I would say a citation would REALLY be needed. The EIN did say that toxins MAY be released, but this section doesn't note that these toxins are common in road building (cutting through Anakeesta Rock) and is easily controlled. (Cheap, too.) The EIN study also found that there would be no long-term environmental impact if the road was built. So no, the park service did not reject the road because it violated their general management plan. They must have rejected it for other reasons (unknown), because any reasoning that claims it would have an environmental impact is simply unsubstantiated.
"...Opponents warned of runoff affecting water quality, especially if the road was not paved, and acid that would leach into the environment as a result of cutting Anakeesta rock, unless mitigation took place. The road might also divide wildlife habitats such as those of black bear, a problem that could be at least partly solved with bridges.(4)..." 1. Why does it only have an argument from opponents? If it were neutral it would say like "... Proponents claim, Opponents claim..." 2. If it were neutral, and arguments from both sides over the environmental impact were there, it really should be before what this section claims is truth (the ein violating gen. management plan) 3. There are several arguments from both sides that could be heard in a separate section of the proposed new article.
"...With the help of Congressman Heath Shuler, the park service negotiated a cash settlement with Swain County in 2007, ensuring the road will likely go unfinished.(3)..." This is true, but I have a problem with "ensuring the road will likely go unfinished" Ensuring that something will be likely to happen is not an assurance.
"...On February 2, 2010, a $52 million payment to Swain County was announced, effectively ending the matter.(5)..." Do you really have to mention the end of this twice? This sentence was pretty much the same as before. FYI- The $52 million was a number that was first tossed around during the EIN as a proposed settlement. In 2007 when Congressman Shuler got the cash settlement, it was obvious (and in fact, I think said) that the $52 million was the settlement. The Feb. 2010 dates are the dates in which a new contract was drawn up and signed, making everything legal and ending the old contract (which promised the road) which was called the '43 Agreement. Again, this could be expanded into a section.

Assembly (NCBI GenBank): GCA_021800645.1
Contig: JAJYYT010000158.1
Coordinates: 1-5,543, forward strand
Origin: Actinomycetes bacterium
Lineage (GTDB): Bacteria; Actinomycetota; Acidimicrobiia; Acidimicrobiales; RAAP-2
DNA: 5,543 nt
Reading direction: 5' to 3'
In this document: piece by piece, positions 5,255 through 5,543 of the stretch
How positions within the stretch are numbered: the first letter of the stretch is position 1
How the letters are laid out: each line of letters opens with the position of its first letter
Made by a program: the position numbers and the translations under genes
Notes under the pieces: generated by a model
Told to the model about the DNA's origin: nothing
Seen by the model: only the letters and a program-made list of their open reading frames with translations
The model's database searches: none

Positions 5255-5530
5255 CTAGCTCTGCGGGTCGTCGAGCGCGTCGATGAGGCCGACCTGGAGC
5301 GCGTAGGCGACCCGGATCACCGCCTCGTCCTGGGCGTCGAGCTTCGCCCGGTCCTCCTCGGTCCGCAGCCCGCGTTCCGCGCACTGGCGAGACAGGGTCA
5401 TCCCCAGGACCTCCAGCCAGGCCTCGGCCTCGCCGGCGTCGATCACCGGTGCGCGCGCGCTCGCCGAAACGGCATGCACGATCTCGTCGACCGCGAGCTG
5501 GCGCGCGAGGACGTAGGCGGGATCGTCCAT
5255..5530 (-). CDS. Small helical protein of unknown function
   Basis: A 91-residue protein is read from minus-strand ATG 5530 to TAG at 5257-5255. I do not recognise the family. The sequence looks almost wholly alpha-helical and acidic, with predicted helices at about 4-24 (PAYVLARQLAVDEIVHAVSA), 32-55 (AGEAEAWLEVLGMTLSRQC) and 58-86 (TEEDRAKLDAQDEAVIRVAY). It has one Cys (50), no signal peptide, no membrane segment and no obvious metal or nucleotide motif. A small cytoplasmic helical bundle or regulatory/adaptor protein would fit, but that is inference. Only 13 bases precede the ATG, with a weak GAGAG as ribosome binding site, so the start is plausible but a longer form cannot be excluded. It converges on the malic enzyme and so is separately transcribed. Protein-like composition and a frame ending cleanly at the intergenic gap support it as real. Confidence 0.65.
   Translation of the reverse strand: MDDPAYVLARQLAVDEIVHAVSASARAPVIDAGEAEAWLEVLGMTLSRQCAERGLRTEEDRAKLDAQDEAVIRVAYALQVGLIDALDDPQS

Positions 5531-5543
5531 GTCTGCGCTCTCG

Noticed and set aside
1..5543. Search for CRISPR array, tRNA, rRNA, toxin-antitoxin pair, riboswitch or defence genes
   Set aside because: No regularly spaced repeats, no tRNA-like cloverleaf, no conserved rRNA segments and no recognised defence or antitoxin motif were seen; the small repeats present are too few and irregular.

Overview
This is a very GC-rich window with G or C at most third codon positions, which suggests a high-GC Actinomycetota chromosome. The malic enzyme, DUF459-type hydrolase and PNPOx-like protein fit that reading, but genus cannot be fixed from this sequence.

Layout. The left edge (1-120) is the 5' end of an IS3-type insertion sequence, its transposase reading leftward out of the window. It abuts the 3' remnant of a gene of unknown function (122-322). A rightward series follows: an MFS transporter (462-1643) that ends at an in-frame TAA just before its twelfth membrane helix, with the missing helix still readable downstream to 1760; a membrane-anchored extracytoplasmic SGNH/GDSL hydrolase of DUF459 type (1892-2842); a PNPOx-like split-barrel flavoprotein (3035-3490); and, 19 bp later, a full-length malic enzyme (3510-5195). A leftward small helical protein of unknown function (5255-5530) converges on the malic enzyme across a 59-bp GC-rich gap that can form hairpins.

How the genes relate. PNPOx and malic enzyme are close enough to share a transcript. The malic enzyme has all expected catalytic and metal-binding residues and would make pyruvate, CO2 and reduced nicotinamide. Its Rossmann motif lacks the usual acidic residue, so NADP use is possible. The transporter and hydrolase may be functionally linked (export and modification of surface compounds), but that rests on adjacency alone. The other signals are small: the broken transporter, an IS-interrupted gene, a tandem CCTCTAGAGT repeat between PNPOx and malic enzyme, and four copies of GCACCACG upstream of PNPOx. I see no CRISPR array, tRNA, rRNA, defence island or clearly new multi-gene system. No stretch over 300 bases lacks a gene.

"...Swain County commissioners voted to accept the deal on February 5..."
These last three sentences have been pretty redundant--Nailing in the fact that the road was over with.
"...The county will receive interest from a trust fund, with $2.5 million to $4 million expected each year. County voters would have to approve any use of the principal..."
Out of all the details you could have put in, is this really one of them to be in a summary? Sure, it would be nice in a separate article, but a summary?
"...The vote, however, did not change the minds of some supporters of the road, especially those whose family members had lost their land when the lake was built.(6)..."
What? There were people over there? I didn't know that HUGE fact until I'm almost finished reading this article. Think about it, if you had never heard of this issue before, and had started reading, at this point you would have agreed with taking the settlement instead of the road. Come on man, think of the black bears! <Sarcasm. Oh, and this would be expanded into (probably) the largest section and would have placement near the BEGINNING of the article. Chronological order, much?